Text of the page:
When Radical Politics Exploits Poor Economics

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Let’s have a look at yesterday’s market action. And more importantly, the price action…

Our own Slipstream Trader, Murray Dawes, is back in the public eye with another YouTube broadcast. The European and North American markets digested the election of a socialist as President of France with calm, unlike the Aussie market. You can watch this morning’s stock market update here. Murray says:

‘Last Friday’s employment numbers ignited a sharp fall in markets worldwide. US markets are poised on the edge of some very important technical levels, with further weakness confirming a false break of last April’s high and creating a potential double top. The ASX 200 has also confirmed a false break of last October’s high which points to the potential for substantial downside from here.’

Speaking of Francois Hollande, he put markets on notice yesterday. Hollande said, ‘My real enemy is the world of finance.’ He may be right, although markets didn’t care one bit. But once he gets a look at France’s books and the real state of the European banking system, he’ll probably end up pursuing the same policies as his predecessor.

There is increasingly little difference between major political parties these days. They are custodians of a system where bankrupt governments are depending on the central banks which exist to finance governments as a matter of last resort. This is the last resort.

Besides, all incumbent and mainstream politicians have one thing in common: they seek power and self-preservation. That means defending the current monetary system, despite its obvious flaws and irreparability. It also explains the rise of fringe and radical political parties.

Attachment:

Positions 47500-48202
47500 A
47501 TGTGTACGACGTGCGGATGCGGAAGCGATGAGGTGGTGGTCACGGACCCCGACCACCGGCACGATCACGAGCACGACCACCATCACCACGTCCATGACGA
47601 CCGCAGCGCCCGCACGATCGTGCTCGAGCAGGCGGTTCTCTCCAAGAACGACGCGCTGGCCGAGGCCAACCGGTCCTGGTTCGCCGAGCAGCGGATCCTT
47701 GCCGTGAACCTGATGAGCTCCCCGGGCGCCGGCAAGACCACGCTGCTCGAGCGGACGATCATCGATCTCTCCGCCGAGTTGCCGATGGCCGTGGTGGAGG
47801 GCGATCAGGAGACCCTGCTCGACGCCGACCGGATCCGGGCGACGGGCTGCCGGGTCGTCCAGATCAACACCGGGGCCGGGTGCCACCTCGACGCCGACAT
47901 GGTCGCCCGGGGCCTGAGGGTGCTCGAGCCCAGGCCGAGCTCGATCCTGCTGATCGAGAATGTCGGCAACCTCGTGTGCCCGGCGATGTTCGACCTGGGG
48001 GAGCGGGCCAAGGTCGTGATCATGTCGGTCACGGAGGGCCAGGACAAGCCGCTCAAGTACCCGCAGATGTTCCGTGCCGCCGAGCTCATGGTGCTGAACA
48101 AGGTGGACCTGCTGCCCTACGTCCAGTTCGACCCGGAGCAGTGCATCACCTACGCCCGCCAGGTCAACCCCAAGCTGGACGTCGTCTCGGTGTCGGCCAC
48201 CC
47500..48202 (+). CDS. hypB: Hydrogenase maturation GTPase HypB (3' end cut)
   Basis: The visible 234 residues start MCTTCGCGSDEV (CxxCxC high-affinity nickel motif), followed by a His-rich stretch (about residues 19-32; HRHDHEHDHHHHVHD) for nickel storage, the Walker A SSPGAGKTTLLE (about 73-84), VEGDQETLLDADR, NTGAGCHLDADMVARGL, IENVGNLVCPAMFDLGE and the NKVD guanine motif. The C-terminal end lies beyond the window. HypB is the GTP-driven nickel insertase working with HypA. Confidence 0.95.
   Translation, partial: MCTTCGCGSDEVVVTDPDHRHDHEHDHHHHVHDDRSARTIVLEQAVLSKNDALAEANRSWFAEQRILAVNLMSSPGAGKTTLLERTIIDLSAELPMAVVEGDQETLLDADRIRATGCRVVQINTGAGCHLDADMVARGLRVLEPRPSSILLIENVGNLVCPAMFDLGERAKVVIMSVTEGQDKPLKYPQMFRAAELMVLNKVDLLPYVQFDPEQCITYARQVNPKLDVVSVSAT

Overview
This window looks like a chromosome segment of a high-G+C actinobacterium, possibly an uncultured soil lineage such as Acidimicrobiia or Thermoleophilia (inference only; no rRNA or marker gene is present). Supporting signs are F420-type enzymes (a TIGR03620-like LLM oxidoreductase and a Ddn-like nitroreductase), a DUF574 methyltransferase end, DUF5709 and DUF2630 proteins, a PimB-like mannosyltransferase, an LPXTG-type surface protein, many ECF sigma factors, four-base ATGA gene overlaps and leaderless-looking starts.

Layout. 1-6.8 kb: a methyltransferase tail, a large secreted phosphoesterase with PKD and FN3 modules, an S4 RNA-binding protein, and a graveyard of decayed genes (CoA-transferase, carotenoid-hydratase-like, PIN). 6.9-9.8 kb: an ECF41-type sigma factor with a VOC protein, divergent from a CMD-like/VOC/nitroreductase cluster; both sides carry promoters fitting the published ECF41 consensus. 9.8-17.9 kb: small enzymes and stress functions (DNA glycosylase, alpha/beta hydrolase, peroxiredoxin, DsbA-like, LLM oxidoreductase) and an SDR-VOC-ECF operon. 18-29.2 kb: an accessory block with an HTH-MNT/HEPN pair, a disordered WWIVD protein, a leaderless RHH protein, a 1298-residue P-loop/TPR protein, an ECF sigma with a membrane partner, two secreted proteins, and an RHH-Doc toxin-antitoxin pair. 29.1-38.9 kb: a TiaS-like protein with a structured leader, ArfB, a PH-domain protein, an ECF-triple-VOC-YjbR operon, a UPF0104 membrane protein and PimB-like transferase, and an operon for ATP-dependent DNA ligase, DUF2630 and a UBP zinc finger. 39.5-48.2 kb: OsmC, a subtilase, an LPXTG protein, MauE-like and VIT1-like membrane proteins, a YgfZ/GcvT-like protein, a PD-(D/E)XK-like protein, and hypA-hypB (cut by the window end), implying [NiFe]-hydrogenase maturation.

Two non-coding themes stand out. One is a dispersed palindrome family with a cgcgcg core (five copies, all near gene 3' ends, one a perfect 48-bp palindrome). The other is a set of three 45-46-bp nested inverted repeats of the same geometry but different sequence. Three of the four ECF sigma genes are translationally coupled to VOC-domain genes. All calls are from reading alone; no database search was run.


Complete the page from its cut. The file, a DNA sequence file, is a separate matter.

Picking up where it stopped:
Unsound money undermines civil society and provokes social instability. Fiat money allows unlimited deficit spending at the government level and massive credit creation in the financial sector. The people who get to use this money first in the financial sector (investment bankers, bankers, financial firms) benefit enormously, as do the people who administer the system.

But if you’re not in a privileged position, you end up with higher inflation and reduced purchasing power. Not everyone can be an investment banker, either. When you throw in the globalisation of the labour market, you get a perfect recipe for huge income inequality. The resentment this inequality breeds can be exploited by radical political parties.

It’s a little like Europe around 1939. Of course by then, the radical political parties (the National Socialists) were no longer fringe parties. They were in power. We’re not there yet. But are we headed there?

We don’t know the answer. But you can’t separate political instability from a flawed monetary system. This is another way of saying that nothing in life is free. Decades of welfare state promises have led to unsustainable debts for the public sector. Meanwhile the private sector deleverages. The two forces cancel each other out and leave financial markets treading water…for now.

Regards,

Dan Denning
for The Daily Reckoning Australia

From the Archives…

Markets and the Aurelius Vision
2012-05-04 – Greg Canavan

How the RBA’s Interest Rate Cuts Cause a Housing Bubble
2012-05-03 – Nick Hubble

How a Cashless Society Promotes Tyranny
2012-05-02 – Dan Denning

Gleichschaltung
2012-05-01 – Dan Denning

Risky Investments in a Market Full of Conmen
2012-04-30 – Bill Bonner

Dan Denning
Dan Denning examines the geopolitical and economic events that can affect your investments domestically. He raises the questions you need to answer, in order to survive financially in these turbulent times.
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